Amma Rajyamlo Kadapa Biddalu movie review: A jumbled botch of an interesting premise
Ram Gopal Varma and Siddhartha Tatolu have squandered an interesting premise with lousy writing that is never as surefooted as it needs to be
The much-awaited Amma Rajyamlo Kadapa Biddalu, which was initially titled Kamma Rajyamlo Kadapa Reddlu, is a political commentary about our times. An intentional spoof on Andhra Pradesh politicians and some relatively dramatic events that happened in three different timelines, a lot is stuffed into a single film and as a result, it’s overlong and occasionally rambling.
Directed by Ram Gopal Varma (RGV) and Siddhartha Tatolu, Amma Rajyamlo Kadapa Biddalu is the story of a crime of passion, revenge, trust, betrayal, and fight for power, set against the backdrop of Vijayawada. It's a figment of RGV's imagination that wants us to look beyond the obvious and explore the unforeseen.
The narration, however, is slow and outlandish. The film opens with a lengthy disclaimer announcing that it is not the filmmakers' intent to hurt a community/region/party or an individual and the events or the characters in the film are neither inspired by nor based on real incidents. The story delves into the lives of Velugu Desam party president Babu (Dhananjay), his son Pappu aka Chinna Babu (Dheeraj), an evangelist-turned-peacemaker-turned-politician PP John (Ramu), and an actor-turned-politician Pranav Kalyan of Mana Sena, who gets trounced in the election by RCP Party chief Jagannath Reddy (Ajmal Ameer). Babu waits for an opportunity to bounce back and snatch power from Jagannath, while his son Pappu tears up for not becoming the Chief Minister of the State. Then we have an unrelenting Pranav Kalyan, who greets his fans with a clenched fist, speaks extempore about almost everything and ends it with a warning 'thaata teestha' (I will peel off your skins).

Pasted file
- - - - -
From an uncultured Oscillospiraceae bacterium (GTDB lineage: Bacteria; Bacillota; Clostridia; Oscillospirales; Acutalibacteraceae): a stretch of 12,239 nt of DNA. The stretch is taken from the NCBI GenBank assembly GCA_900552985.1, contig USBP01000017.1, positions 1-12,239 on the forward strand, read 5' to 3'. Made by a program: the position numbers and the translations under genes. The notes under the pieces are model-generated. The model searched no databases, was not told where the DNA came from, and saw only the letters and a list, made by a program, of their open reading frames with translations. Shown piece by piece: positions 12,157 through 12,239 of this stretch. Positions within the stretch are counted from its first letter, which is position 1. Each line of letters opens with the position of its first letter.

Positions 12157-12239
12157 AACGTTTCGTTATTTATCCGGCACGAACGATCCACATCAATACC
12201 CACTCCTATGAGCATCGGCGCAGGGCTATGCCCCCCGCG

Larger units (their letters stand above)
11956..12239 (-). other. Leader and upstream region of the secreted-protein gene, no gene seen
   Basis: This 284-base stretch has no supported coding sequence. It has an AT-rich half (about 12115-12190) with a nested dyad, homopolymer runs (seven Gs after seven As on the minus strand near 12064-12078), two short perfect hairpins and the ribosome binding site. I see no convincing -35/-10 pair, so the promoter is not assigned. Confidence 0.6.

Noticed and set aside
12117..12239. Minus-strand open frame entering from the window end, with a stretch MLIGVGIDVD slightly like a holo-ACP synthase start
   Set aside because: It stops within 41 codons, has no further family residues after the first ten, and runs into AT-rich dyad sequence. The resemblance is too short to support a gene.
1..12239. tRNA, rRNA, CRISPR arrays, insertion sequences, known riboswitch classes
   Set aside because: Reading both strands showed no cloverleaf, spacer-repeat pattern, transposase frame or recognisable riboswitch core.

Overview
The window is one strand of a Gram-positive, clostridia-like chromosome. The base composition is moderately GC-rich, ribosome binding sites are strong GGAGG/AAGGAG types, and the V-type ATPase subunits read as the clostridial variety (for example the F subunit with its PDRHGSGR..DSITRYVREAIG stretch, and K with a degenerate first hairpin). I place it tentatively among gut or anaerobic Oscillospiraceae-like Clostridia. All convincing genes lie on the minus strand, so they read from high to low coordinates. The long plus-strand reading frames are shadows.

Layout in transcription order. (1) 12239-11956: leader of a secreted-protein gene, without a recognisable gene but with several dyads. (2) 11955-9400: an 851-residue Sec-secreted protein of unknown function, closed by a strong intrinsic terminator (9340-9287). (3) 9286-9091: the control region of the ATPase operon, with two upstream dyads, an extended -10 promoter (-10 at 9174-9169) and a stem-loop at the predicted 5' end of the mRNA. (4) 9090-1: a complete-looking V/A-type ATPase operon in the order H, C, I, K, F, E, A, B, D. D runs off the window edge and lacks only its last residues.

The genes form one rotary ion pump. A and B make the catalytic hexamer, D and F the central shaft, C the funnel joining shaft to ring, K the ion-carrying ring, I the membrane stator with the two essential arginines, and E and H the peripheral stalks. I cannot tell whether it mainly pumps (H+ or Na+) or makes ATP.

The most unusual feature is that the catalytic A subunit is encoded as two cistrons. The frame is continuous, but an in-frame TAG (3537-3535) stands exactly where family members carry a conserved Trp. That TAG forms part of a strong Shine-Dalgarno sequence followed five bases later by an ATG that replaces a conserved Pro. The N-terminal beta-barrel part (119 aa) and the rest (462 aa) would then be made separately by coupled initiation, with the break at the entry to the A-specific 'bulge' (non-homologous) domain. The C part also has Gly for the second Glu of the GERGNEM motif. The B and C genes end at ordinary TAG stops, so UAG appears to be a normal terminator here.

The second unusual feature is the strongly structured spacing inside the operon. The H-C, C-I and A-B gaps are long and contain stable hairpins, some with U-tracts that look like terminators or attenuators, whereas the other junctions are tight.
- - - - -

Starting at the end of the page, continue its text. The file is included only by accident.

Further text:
We also have a speaker Pammineni Ramram (Ali), who simply falls asleep in the legislative assembly while a minister pours out his woes against the opposition. In addition to these, there's a security person (Brahmanandam), who instead of a yes or no, gives a sly smile as a response. Amidst the chaos, we have the prominent television presenter Swapna Sundari playing a jaunty cop. Joining her is Mahesh Kathi in CBI officer's role and together, they go on a mission to track down and nab the criminals behind the brutal killing of a top politician. Refreshingly, some jokes are also cracked about Ram Gopal Varma's tweets.
The directors have squandered an interesting premise with lousy writing that is never as surefooted as it needs to be. The film concludes with a video clip of RGV saying, “Whether its politics or movies, the only thing our people want is entertainment.” Unfortunately, there is nothing close to entertainment here. All we get is a jumbled botch that doesn't work.